As we know, the pH change, enzyme activity, reactive oxygen species (ROS) level, and metal ion concentration, play very important roles in life science. Aberrant behaviors of these parameters are associated with many diseases including cancer, inflammation, cardiovascular diseases, Alzheimer's disease, Wilson disease, and so on [110-113]. In the past decades, many fluorescent probes have been developed for in vivo detections [114-118]. Encouraged by the absorption changes of some PA contrast agents at different conditions, PAI show great potential to monitor or track the environment changes based on the readout intensity of PA signals [119-126]. Compared to traditional detection methods (e.g. fluorescence imaging), PAI promises in vivo quantitative detection with deep tissue penetration.
(A) Schematic illustration showing the structure of perylene-diimide (PDI) nanoparticles and the in vivo PAI process of brain tumor. (B) The ultrasonic (US), PA and their overlay images of brain coronal sections at 2 d postinjection of PDI nanoparticles. (C) Photographic transverse image (left) and PA sagittal 3D image (right) of tumor-bearing brain. The red dot is the injection point of cells. Reproduced with permission . Copyright 2015 Wiley-VCH.(Click on the image to enlarge.)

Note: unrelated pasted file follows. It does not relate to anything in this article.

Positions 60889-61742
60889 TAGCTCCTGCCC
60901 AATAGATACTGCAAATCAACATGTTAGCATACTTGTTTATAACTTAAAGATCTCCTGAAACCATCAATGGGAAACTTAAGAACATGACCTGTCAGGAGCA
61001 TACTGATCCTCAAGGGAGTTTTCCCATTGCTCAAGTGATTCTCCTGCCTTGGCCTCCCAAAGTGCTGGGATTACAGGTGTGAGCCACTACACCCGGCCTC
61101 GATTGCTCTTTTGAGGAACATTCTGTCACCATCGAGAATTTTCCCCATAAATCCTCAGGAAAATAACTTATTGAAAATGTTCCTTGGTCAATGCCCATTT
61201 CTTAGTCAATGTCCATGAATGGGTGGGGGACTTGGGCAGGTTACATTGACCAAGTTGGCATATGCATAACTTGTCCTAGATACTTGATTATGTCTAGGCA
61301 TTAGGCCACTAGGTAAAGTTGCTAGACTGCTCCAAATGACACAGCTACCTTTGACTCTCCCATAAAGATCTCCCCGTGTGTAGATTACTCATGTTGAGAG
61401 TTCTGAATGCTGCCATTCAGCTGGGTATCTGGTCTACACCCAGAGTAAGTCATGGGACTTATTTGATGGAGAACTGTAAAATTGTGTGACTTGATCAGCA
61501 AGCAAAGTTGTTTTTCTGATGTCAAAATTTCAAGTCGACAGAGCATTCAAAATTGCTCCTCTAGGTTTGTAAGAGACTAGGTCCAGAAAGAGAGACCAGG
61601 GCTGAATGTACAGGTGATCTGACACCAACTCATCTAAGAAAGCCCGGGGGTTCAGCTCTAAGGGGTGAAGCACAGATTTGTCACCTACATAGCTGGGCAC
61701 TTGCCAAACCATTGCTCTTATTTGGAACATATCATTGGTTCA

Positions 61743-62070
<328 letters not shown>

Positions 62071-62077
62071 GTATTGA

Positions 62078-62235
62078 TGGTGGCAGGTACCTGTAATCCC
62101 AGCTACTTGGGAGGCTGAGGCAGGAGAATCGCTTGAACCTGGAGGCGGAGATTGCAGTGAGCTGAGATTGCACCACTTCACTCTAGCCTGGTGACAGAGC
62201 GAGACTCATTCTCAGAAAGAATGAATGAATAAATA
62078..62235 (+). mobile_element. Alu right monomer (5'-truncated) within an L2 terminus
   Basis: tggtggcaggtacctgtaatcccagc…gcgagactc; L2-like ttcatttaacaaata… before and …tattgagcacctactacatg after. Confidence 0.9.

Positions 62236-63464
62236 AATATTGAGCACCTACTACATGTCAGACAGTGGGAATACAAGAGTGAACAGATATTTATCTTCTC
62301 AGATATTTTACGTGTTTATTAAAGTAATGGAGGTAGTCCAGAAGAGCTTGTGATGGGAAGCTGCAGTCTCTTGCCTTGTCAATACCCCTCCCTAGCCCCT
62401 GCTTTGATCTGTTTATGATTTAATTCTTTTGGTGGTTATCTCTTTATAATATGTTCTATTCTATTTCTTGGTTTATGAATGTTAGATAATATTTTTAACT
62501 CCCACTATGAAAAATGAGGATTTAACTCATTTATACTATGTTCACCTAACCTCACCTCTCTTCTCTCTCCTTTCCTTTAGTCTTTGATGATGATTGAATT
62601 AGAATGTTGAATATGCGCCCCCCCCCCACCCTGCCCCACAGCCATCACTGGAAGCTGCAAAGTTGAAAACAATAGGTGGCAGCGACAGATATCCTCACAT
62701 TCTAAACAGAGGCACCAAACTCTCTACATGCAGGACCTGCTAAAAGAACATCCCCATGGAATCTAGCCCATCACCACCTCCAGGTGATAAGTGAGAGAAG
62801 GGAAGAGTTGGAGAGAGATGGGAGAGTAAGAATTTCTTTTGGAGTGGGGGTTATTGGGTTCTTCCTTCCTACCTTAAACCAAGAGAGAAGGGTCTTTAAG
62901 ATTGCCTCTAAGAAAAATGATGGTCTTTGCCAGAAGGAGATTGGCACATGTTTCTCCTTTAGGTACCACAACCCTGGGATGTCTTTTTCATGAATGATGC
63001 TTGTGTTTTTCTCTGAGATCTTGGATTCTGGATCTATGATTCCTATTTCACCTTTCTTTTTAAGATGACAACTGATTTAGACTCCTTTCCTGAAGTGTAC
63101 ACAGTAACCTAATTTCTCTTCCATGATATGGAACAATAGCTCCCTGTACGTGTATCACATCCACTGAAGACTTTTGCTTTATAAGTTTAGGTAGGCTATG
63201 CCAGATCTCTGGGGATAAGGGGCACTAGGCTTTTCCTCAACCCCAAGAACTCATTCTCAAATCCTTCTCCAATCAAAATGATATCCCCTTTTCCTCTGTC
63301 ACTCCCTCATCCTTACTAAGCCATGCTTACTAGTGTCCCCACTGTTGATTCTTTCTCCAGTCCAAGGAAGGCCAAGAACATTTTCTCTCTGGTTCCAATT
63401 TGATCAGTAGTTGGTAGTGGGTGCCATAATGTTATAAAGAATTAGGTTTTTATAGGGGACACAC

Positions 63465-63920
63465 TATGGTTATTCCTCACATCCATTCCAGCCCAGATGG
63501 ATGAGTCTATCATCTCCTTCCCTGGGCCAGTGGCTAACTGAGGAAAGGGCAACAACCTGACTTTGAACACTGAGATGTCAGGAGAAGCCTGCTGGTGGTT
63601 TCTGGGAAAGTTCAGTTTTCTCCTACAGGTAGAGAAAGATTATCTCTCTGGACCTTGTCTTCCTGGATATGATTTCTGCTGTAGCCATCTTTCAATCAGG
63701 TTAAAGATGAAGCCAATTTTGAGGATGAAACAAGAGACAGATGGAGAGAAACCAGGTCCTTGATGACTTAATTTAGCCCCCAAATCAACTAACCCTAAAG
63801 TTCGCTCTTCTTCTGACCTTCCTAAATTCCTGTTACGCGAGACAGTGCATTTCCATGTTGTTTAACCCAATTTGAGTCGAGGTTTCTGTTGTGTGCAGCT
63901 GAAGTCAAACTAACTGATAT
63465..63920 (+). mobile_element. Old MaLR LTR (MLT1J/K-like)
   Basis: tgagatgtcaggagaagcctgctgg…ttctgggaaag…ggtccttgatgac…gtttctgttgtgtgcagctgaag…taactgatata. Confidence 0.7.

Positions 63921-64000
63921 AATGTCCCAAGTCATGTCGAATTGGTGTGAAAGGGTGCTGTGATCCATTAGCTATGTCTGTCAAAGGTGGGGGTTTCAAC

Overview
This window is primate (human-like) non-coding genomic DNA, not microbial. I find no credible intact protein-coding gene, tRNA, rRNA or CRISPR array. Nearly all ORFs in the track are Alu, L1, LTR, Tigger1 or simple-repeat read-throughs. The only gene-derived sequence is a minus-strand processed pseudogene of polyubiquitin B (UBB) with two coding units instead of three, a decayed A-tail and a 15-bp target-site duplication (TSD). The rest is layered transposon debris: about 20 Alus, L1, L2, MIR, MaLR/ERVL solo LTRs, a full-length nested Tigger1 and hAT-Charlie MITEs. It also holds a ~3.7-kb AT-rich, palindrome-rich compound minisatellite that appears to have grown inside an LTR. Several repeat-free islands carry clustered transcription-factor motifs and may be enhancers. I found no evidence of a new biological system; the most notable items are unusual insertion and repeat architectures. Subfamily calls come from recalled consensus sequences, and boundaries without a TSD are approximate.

(A) PA images of blood oxygen saturation (StO2) in 1 h drug-light-interval (DLI) group (up) and 3 h DLI group (down) at various time points (pre-PDT, post-PDT, 6 h and 24 h post-PDT). Blue and red signals represent hypoxic and oxygenated regions, respectively. (B) Mean StO2 values in 1 h DLI group and 3 h DLI group. Error bars indicate standard deviation. Reproduced with permission . Copyright 2015 Ivyspring International Publisher.(Click on the image to enlarge.)
(A) In vivo PA image of relative CHb in a living mouse ear, revealing the vascular anatomy. Reproduced with permission . Copyright 2011 Optical Society of America. (B) In vivo PA images of CHb and sO2 in human finger cuticle. Reproduced with permission . Copyright 2013 Biophysical Society. (C) In vivo PA images of CHb, sO2, and blood flow speed in a nude mouse ear. Reproduced with permission . Copyright 2015 Optical Society of America. (D) In vivo PA images of orthotopically implanted 786-O kidney tumors. Left: anatomical image; middle: total hemoglobin concentration (HbT) image; right: IRDye800-2DG concentration (DG) image; HK: healthy kidney; HM: hypermetabolic. Reproduced with permission . Copyright 2012 SPIE(Click on the image to enlarge.)
(A) Illustration showing the mechanism of albumin-BPOx-IR825 complex for pH detection. (B) The structure change of BPOx under different pHs. PA images (C) and signal intensity ratios (D) in response to various pH values. PA images (E) and PA signals (F) of a mouse with local administration of HSA-BPOx-IR825 in its tumor (left side) or muscle (right side). (G) The quantitative analysis of pH value in the tumor and muscle. Reproduced with permission . Copyright 2015 Wiley-VCH.(Click on the image to enlarge.)
3.3.1 pH detection